Academic journal article Hebrew Studies Journal

Word Foreignness in Modern Hebrew

Academic journal article Hebrew Studies Journal

Word Foreignness in Modern Hebrew

Article excerpt


The German linguistic literature distinguishes between Lehnworter (loan words) as a historic phenomenon and Fremdworter (foreign words) as a contemporary and concurrent phenomenon. Lehnworter are old loan words that were entirely assimilated into the grammatical system of the absorbing language and are no longer regarded as foreign. Fremdworter, on the other hand, enter the language in their foreign form without being adjusted grammatically or phonologically to the absorbing language. (2) Although the distinction is important and holds in principle for Hebrew as well, there is no clear-cut difference between Lehnworter and Fremdworter, as will be shown here. Old loans can be linguistically identified as foreign in modern Hebrew, in spite of their past historic evolution and possible grammatical and phonological adjustments. Certain linguistic criteria contribute to their foreignness even at present.

There are many loan-words in Hebrew. Some of them were borrowed in earlier periods, while others are new. The following short lists demonstrate the Hebrew period during which the words were borrowed and their source language: (3)

(1) Biblical Hebrew: saq (sack), barzel (iron) [unknown source]; ma4oz (area), sefer (book), mehir (price) [Akkadian]; kisse (chair) 'ikkar (farmer), 'umman (artist) [Sumerian]; hotam (seal, signet-ring), gome (papyrus), suf (reed, bulrush) [Ancient Egyptian]; seren (captain, ruler [Philistine]); gizbar (treasurer), gnazim (treasures) [Persian], etc.

(2) Mishnaic Hebrew: sanegor (defense counsel), qategor (prosecutor), 'istadyon (stadium), sandal (sandal), 'istumxa (stomach) [Greek]; kursa (chair, armchair in modern Hebrew), 'aggav (by the way), 'uvda (fact), gmara (Gemara, Talmud), tresaryon (duodenum) [Aramaic]; pardes (fruit plantation, orchard) [Persian], (4) etc.

(3) Medieval Hebrew: (5) 'aqlim (climate), goter (diameter) [Greek, via Arabic]; handasa (geometry), merkaz (center) [Arabic], etc.

Modern Hebrew is replete with foreign words. Here are just a few examples: (6)

(4) From Arabic: balata (tile), frexa (bimbo), tsizbat (cock-and-bull story), fasfus (small)

(5) From Yiddish: pdkale (bundle, package), vi:lde xdye (wild animal, ill-mannered), beygale (bagel, pretzel)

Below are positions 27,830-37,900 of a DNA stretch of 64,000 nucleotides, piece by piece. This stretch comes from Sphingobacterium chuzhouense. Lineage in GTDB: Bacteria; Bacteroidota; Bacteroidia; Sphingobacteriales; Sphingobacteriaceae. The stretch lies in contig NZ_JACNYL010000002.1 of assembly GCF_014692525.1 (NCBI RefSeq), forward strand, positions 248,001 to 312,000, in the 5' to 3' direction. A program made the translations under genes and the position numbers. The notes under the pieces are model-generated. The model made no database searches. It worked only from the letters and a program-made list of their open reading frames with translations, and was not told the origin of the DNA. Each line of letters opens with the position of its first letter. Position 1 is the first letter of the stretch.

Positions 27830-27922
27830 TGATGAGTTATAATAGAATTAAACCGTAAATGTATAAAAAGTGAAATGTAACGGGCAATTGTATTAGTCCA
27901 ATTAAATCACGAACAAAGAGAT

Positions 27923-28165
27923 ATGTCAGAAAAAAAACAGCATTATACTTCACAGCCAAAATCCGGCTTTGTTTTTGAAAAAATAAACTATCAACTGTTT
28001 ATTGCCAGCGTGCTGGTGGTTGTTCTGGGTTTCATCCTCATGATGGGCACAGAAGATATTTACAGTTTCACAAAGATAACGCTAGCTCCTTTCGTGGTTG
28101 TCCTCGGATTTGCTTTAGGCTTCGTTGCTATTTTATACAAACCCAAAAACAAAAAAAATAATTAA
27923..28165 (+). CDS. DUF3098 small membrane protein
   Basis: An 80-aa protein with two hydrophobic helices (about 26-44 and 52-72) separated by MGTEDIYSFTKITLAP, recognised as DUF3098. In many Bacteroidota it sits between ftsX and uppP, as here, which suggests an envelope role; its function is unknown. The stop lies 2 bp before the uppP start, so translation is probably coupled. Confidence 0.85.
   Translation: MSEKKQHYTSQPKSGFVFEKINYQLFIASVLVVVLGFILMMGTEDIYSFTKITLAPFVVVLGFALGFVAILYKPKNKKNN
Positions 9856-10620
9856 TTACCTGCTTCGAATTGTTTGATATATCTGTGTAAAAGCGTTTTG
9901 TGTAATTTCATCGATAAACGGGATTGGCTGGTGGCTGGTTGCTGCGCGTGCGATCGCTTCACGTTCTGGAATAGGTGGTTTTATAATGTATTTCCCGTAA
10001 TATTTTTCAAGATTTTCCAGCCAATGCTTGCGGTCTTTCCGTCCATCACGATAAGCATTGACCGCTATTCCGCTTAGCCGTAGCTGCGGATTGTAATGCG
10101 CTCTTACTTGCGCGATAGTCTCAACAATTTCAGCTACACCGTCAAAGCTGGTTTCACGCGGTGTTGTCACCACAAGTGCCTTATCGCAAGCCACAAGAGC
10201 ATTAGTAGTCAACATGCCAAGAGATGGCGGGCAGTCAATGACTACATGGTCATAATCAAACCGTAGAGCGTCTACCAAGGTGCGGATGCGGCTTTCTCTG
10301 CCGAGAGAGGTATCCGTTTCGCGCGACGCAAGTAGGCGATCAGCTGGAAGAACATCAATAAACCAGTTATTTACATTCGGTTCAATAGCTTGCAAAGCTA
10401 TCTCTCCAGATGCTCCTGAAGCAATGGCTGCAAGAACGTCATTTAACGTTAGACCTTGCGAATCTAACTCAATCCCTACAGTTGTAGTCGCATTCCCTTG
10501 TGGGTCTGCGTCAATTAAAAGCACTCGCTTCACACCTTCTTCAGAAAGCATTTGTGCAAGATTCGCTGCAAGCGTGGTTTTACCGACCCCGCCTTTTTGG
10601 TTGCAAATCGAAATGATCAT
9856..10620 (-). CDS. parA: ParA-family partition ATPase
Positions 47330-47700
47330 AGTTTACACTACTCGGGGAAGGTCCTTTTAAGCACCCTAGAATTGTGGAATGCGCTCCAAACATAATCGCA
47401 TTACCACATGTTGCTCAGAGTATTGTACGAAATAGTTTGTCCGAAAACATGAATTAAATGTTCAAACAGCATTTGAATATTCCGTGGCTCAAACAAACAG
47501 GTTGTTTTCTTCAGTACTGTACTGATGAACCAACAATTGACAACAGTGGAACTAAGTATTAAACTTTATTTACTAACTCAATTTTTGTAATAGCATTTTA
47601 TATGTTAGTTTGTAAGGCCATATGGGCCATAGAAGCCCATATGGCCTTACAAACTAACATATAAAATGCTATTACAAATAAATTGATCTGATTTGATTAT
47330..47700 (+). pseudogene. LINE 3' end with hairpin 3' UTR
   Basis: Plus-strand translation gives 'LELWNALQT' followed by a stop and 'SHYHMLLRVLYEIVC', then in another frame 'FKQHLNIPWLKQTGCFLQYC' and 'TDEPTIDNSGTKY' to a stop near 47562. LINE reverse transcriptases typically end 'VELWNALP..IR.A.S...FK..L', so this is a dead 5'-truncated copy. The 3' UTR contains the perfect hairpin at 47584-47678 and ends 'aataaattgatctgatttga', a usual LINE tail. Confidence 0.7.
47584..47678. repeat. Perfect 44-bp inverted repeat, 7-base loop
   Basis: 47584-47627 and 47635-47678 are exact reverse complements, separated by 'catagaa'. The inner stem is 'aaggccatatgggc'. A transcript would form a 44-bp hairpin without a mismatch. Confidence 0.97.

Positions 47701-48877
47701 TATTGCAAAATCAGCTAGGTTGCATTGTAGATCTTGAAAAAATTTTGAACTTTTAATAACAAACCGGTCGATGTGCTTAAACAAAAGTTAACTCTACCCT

(6) From English: blof (bluff), pantser (puncture), kitbeg (kitbag), proteksen (protection)

(7) From Russian: dzuk (cockroach), protekcya (protection, favor), bardak (mess), balagan (confusion, mess) [from Persian via Russian]

(8) From French: kilometraz (mileage), bagaz (car trunk), odekolon (perfume, eau de Cologne), butik (boutique), omlet (omlette)

(9) From Turkish and the Balkan languages: askedinya (laquat, medlar), tembel (idiot), ayde-hayde (challenging or encouraging call), baksis (tip, bribery)

(10) From Judeo-Spanish: spondza (mopping the floor), fasulya (beans), burekas (filled pastry), kalavasa (pumpkin, red-hair or bold person)

(11) From German: svung (oscillation, energy), izolirband (insulation band for electricity), pidzama (pajama) [from Persian via German]

(12) From Italian: finito (finished), banda (gang), pica (pizza), lingwini (linguini), etc.

The list shows how widespread the borrowing phenomenon is in Hebrew. In this paper I will concentrate on foreign words in Hebrew, although linguistic foreign influence is very extensive and can be demonstrated through loan translations and semantic shifts as well. Issues such as the source languages, the semantic shifts, the ways the words traveled through languages until they found their way into Hebrew, and the reasons for the borrowing, are beyond the scope of this paper, interesting as they may be. Neither will I concern myself here with the register issue, namely, which languages contribute words to the elevated, formal registers (7) and which languages are regarded as low and non-prestigious so that borrowing from them could contribute only to informal uses such as slang words and curses. …

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